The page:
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Topic: Mouse-to-servo printer interface (Read 1 time) previous topic - next topic


Gotta write normal message before links...


Hello folks! I have fiddled with the AVR Studio and the Atmegas for some time, but i have to say the Arduino environment is so much faster to work with! I started making some general initializations of the basic interface devices (lcd for debugging, servos and a usb mouse) and put them together. It all took the entire weekend, something that would have taken weeks for me in the AVR Studio environment, thanks Arduino-developer-people!

However, i linked the PS/2 library to 3 RC Servos, writing to them in microseconds, did some patterns and scaling. The LCD is backlight controlled via PWM and has a LDR controlling the brightness (doesn't show too much in the video i'm about to put up soon) and added a pen to the outer servo arm. My original intention was to make a gripper holding the pen but i was lacking another servo. I did also have plans for reading a cutoff-current from the gripper to grab things with the right force, but that comes in time.

This is a project to test my own and the IDE's potential. The servo holder thingy was built in like 15-30 min, so nothing fancy. It is only a protorype of what to come.

Here are some pic's:

And the code:  
Code: [Select]
#include <Servo.h> //disables analogWrite() (PWM) functionality on pins 9 and 10
#include <ps2.h>
#include <LiquidCrystal.h>

#define ROT_START 2000
#define SHO_START 1000
#define ELB_START 1700

Servo servo_elbow;
Servo servo_rotbase;
Servo servo_shoulder;

// initialize the libraries with the numbers of the interface pins
PS2Mouse mouse(2, 1); //clk (right on usb), data (left on usb)
LiquidCrystal lcd(8, 7, 6, 5, 4, 3); //in order of physical LCD pins right to left

int bklghtPin = 11;    // LCD backlight pin 9
int ldrPin = 0;       //LDR analog pin 0
int light = 0;        
int regval = 0;
int testPin = 13;
int speakerPin = 9;

unsigned long last_rotbase = 0;
unsigned long last_shoulder = 0;
unsigned long last_elbow = 0;

void setup()
 pinMode(testPin, OUTPUT);
 // set up the LCD's number of columns and rows:
 lcd.begin(16, 2);
 lcd.print("SuperScreen 3000");
 light = analogRead(ldrPin);
 regval = light/4; //proportional conversion from 10 to 8 bit
 for(int fadeValue = 0 ; fadeValue <= regval; fadeValue +=3)
     analogWrite(bklghtPin, fadeValue);    
  digitalWrite(testPin, HIGH);  
  servo_rotbase.writeMicroseconds(ROT_START);   //init
  servo_shoulder.writeMicroseconds(SHO_START); //init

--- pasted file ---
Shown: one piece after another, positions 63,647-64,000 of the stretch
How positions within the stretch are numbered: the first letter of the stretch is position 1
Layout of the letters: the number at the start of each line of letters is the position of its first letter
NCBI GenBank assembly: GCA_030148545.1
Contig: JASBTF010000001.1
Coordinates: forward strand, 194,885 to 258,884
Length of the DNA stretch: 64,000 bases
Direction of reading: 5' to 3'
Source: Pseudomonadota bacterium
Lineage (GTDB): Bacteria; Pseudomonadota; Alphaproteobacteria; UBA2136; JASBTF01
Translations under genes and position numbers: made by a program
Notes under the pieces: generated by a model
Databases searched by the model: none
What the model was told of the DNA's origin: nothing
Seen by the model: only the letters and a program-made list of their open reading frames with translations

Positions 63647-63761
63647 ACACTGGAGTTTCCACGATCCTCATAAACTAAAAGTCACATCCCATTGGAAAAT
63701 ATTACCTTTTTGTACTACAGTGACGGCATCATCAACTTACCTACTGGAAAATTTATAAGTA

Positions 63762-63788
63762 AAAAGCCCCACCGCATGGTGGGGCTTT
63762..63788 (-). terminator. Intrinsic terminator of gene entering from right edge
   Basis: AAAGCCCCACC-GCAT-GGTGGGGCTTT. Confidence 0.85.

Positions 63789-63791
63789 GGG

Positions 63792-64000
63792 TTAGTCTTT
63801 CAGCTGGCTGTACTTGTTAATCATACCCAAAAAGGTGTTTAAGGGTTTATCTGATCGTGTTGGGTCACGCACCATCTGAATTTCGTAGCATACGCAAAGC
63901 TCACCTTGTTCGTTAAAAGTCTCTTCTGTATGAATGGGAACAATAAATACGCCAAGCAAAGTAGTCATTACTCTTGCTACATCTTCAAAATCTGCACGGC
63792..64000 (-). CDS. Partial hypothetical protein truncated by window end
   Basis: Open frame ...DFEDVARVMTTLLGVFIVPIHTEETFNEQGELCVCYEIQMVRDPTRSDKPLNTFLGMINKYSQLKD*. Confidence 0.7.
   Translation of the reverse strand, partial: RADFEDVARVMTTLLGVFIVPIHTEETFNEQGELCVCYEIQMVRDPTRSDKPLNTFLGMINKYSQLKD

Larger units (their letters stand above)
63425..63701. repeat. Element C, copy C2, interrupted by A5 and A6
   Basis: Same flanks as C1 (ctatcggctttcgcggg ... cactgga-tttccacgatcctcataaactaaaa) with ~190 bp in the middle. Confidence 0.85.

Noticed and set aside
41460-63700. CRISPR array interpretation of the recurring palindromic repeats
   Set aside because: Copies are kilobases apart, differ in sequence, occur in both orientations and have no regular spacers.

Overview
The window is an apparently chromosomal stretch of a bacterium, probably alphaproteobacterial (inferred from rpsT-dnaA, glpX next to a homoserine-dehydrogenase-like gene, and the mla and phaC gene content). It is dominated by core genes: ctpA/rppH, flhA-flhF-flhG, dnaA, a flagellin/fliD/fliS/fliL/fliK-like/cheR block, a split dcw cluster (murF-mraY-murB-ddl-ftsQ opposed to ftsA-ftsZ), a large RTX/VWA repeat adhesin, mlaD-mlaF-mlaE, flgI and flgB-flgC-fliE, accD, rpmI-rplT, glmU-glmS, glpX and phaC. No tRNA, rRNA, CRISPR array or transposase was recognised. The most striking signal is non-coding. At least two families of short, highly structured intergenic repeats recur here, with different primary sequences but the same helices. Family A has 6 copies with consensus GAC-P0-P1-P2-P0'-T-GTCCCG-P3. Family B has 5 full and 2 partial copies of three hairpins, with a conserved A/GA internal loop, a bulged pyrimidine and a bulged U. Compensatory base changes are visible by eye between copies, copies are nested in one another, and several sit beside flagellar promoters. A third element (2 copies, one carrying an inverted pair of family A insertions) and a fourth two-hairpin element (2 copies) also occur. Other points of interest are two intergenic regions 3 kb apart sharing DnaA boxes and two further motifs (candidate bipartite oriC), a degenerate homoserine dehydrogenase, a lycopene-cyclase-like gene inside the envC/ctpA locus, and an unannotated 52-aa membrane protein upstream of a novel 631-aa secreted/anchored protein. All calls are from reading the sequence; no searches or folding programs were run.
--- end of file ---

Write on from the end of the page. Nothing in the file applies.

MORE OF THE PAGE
servo_elbow.writeMicroseconds(ELB_START);   //init
  digitalWrite(testPin, LOW);  

void loop()
 MouseInfo mouseInfo;          //initiate mouse
 mouse.getData(&mouseInfo);    //initiate mouse
 last_rotbase = servo_rotbase.readMicroseconds();
 last_shoulder = servo_shoulder.readMicroseconds();
 last_elbow = servo_elbow.readMicroseconds();
 lcd.setCursor(0, 0);
 lcd.print("ROT: ");
 lcd.setCursor(4, 0);
 lcd.setCursor(8, 0);
 lcd.print("SHO: ");
 lcd.setCursor(12, 0);
 lcd.setCursor(0, 1);
 lcd.print("X: ");
 lcd.setCursor(4, 1);
 lcd.print(mouseInfo.x, DEC);            //speed of X, demonstrative
 lcd.setCursor(8, 1);
 lcd.print("ELB: ");
 lcd.setCursor(12, 1);
 if(mouseInfo.rightClick == 1)
  servo_shoulder.writeMicroseconds(((last_shoulder) - mouseInfo.y)); //från init, (1000 - 0)
  last_shoulder = servo_shoulder.readMicroseconds();
  last_elbow = servo_elbow.readMicroseconds();
  servo_shoulder.writeMicroseconds((SHO_START - (0.65*mouseInfo.cY))); //may need scaling
  servo_elbow.writeMicroseconds((last_elbow - mouseInfo.y));       //may need scaling  
 servo_rotbase.writeMicroseconds((ROT_START + mouseInfo.cX));    //don't fuxx with X!!!
 lcd_routine();  //make backlight adjust every 30 ms

void lcd_routine()
  light = analogRead(ldrPin);
  regval = light/4;
  analogWrite(bklghtPin, regval);

Greetings from Sweden and me, Henrik

I'll be glad to take comments and improvements. I know I am not the best programmer but...  :D Video is coming.

If someone could tell me how I could use my speaker with this (pin 9) setup I would be very happy!!!


That looks like alot of fun! Cant wait for the video!  :)
captain-slow.dk | non contagious!


Great job; but one thing is making me "cringe":

You have wires and cables wrapped around your power binding posts; now, I can't see if they are actually connected to any source of power - it kinda appears they aren't. Regardless, don't let this become a habit - binding posts for power should -never- have anything wrapped around them like that; if there were power, you can easily introduce shorts and possibly spurious signals, or apply power where you don't want it. All in all, it would lead to bad things (from transient errors - to fire!).